• Cost: 1/4 cost of arbitration, 1/10 cost of litigation;
• Personal resources: less staff time involved, few or no witnesses, no formal exhibits;
• Time saved: Settlement is frequently immediate
• 30 days or more for an arbitration decision
• 6 months or more for a PERC/NLRB decision
• 1 year or more in civil litigation;
• Parties control the process and the outcome;
• Hearings, arbitrations and trials are not fun and recreational activities. They take a toll on the parties and the relationships;
• Issues may be narrowed even if no settlement is reached;
• Parties may learn from the process and avoid future impasse situations;
• Mediation waives no future rights to continue to arbitration or civil litigation;
• Most grievances are resolved without mediation;
• Mediation cannot guarantee resolution to the grievance;
• Mediation cannot overcome either party’s desire or need to “win;”
• Mediation requires voluntary agreement to be successful;
• It is successful only to the extent that each party is willing to accommodate the other in those grievances where the available information indicates accommodation is justified;
• Catch-22: mediation’s success depends on the continued existence of arbitration as the next step, but the existence of arbitration as the next step allows the parties to refuse to accept mediation;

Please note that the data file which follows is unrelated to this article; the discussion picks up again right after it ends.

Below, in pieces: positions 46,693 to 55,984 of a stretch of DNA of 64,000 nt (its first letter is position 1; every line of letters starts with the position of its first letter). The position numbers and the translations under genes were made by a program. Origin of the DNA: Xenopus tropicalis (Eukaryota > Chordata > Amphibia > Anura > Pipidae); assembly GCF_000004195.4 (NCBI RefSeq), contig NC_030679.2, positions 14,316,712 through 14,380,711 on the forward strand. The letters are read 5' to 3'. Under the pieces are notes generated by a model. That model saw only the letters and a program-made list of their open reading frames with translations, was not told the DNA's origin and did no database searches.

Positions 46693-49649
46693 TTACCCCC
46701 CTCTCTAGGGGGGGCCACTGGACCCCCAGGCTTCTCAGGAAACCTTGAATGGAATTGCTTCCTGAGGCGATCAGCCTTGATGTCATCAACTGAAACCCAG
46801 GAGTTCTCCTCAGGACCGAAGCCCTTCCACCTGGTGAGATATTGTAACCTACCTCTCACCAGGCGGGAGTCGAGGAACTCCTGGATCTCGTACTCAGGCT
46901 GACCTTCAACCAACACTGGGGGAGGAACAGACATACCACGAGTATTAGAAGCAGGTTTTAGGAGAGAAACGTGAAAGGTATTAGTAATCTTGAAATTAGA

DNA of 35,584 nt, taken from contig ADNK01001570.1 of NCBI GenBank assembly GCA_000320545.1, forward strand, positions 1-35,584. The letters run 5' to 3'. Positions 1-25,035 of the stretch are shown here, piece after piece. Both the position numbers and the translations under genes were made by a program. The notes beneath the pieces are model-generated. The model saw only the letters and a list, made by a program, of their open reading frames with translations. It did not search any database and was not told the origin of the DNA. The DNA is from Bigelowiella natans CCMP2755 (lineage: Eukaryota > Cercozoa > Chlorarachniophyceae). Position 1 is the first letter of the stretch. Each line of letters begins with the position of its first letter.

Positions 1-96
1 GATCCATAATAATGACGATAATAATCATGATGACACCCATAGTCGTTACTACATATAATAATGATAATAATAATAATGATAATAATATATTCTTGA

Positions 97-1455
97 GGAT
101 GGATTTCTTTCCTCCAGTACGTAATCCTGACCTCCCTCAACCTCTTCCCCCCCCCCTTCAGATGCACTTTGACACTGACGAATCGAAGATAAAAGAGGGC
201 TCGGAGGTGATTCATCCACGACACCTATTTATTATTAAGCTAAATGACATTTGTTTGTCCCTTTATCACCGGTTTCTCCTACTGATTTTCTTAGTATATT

• Union may attempt to use mediation to obtain something not available in negotiation;
• Managerial reluctance to voluntarily agree to change;
• Mediation could undermine the union’s support among rank and file on the grounds that the union accepted a settlement that was less than what could have been achieved in arbitration;
• Mediation is not in the self interest of the arbitration advocates and arbitrators;
• It costs one day’s per diem for the mediator and several hours of work by the parties

Grievance mediation will not settle all grievances (86%), but it is a relatively low cost alternative to just automatically pursuing every grievance to arbitration or dropping it. Arbitration is risky and costly, and dropping grievances may save money on the front end only to require a costly defense to a DFR litigation that could end badly and become even more costly.

And oh yes, have a nice Day?